It wasn’t much of a surprise when we heard a few weeks ago that she was being put into hospice, that the doctors felt there wasn’t much more that could be done for her other than to make her comfortable. And, after a long battle that sometimes seemed endless and other times felt like time flying by, she closed her eyes for the last time.

I got the e-mail from my mother as I was on my way between meetings and I collapsed against the hallway wall. It takes the wind out of you to lose someone that you loved, whether or not you saw them recently, whether or not you could make it all better. I kept working for the rest of the day because that’s what I felt I had to do, but I put Radiohead on my iPod and mourned in my own fashion.

It’s impossible for me to express just how much I hate cigarettes right now. Having been a smoker for a while when I was much younger (albeit a very light smoker), I understand the draw. Really, I do. But I also see the consequences, and I can only hope that I escape the fate she had to endure. If even one person within the reach of my electronic voice can read this and put down their next cigarette, and the one after that, and the one after that…

Don’t lose yourself. If you’re smoking, please stop. Please please pretty please. If you won’t do it for others, then at least do it for yourself.

Rest in Peace, Jackie. I miss you and love you very much.

10 thoughts on “{interlude} In Memoriam – why smoking sucks

  1. I completely feel for you, and send my thoughts and prayers your way. My mom is currently battling lung cancer, and was moved to hospice care mid-July. She has been stage IV since February 2010, and we are amazed that she is still battling on. But, she never ever smoked, nor drank. One of the hardest things for her to deal with has been the constant assumption that because she has lung cancer she was a smoker. Unbelievably, more than half of lung cancer cases are NOT related to a history of smoking. So, yes, do stop smoking and do it now. But remember that causes aren’t always easy to identify.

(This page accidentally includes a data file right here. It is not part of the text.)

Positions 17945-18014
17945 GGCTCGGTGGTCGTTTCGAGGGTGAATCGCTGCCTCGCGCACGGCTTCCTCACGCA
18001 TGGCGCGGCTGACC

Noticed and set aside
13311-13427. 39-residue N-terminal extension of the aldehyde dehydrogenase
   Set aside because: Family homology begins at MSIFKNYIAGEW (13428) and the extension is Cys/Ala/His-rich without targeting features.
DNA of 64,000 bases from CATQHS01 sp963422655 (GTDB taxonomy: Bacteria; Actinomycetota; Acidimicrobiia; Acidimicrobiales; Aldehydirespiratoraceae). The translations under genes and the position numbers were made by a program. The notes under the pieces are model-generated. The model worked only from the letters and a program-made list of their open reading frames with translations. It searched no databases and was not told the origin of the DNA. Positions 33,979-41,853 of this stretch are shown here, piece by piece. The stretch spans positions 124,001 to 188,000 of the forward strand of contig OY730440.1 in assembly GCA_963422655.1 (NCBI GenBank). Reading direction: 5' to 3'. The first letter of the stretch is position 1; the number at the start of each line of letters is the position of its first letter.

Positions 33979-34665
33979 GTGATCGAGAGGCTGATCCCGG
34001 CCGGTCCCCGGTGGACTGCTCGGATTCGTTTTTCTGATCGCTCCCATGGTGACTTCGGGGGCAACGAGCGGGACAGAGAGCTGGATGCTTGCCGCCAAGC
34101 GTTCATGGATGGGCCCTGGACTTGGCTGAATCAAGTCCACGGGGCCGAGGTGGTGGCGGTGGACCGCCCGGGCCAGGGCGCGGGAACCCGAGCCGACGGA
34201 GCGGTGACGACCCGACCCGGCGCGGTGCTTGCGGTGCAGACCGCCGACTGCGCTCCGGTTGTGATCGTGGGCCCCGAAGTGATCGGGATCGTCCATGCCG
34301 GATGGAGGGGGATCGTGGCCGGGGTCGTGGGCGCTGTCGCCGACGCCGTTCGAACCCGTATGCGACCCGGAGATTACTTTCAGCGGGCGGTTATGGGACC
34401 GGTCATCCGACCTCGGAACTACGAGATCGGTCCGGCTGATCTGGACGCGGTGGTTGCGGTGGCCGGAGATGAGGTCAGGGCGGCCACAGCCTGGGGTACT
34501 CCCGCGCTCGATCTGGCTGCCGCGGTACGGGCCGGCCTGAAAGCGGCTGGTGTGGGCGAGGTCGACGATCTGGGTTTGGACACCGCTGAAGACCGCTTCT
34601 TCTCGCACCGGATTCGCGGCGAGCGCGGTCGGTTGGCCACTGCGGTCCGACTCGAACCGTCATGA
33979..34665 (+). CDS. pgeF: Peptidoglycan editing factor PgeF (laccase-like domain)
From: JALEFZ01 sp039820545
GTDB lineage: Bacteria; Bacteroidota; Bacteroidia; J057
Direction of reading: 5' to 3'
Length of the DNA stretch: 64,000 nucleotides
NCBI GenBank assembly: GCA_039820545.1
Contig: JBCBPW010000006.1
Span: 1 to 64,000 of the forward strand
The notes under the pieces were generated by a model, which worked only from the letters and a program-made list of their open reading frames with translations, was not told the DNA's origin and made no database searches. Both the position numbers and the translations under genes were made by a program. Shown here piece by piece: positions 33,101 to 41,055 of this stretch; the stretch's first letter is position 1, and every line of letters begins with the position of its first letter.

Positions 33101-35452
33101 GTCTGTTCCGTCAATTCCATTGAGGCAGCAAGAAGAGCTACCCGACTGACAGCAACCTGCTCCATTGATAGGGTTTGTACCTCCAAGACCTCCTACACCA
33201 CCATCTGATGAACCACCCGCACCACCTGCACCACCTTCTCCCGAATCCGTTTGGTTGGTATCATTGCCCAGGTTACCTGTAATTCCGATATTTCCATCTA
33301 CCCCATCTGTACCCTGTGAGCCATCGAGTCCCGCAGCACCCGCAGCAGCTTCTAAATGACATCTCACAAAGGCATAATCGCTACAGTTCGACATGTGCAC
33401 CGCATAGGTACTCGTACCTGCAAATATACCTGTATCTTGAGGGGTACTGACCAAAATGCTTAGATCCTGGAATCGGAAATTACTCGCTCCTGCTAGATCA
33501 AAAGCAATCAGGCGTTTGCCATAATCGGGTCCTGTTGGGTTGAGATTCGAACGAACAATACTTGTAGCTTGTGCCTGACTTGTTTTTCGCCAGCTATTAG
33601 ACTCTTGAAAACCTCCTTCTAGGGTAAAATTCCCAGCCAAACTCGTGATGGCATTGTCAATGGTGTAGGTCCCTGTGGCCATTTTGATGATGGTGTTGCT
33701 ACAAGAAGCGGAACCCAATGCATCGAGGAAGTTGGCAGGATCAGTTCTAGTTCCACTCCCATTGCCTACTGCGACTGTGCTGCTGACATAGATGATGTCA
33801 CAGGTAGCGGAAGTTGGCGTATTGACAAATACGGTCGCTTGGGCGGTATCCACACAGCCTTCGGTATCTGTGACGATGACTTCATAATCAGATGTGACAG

• Liz,

      Oh my, I’m so sorry to hear about your mom. I totally agree that we don’t know the cause of every cancer. Clearly, from my aunt’s experience with cancer (breast cancer and lung cancer twice), it seems as though her body was somehow pre-disposed or more likely to develop cancer? I’ve done so many walks to raise money for cancer research…Races for the Cure for Komen for a decade and a half, plus two Boston Marathon Jimmy Fund Walks, and I contribute whenever I can to others’ events…and yet we still haven’t cracked the codes. Sending you and your mom many e-hugs…

      • Thanks for the e-hugs and now it is my turn to send some your way too- we are regular Race for the Cure runners too – and I will think of you next summer when we run. I have been amazed at how little we know about lung cancer – and so many others. I hope that out of your sadness you can find some joy.

        • Thanks…right back at ya. If nothing else, it only stiffens my resolve to raise $$ and awareness so that more people who get cancer have a greater chance to live longer – a quality life, not just one where they’re propped up on meds that don’t even dull the pain. I’m not sure yet if I’ve done my last RFTC (I still have a lot of anger towards Komen), but I’ll keep supporting The Jimmy Fund as long as I can walk the marathon…and likely well beyond. Dana-Farber does amazing work, and if anyone has a shot at figuring out how to make cancer turn tail and run, I’d like to think it’s those talented men and women.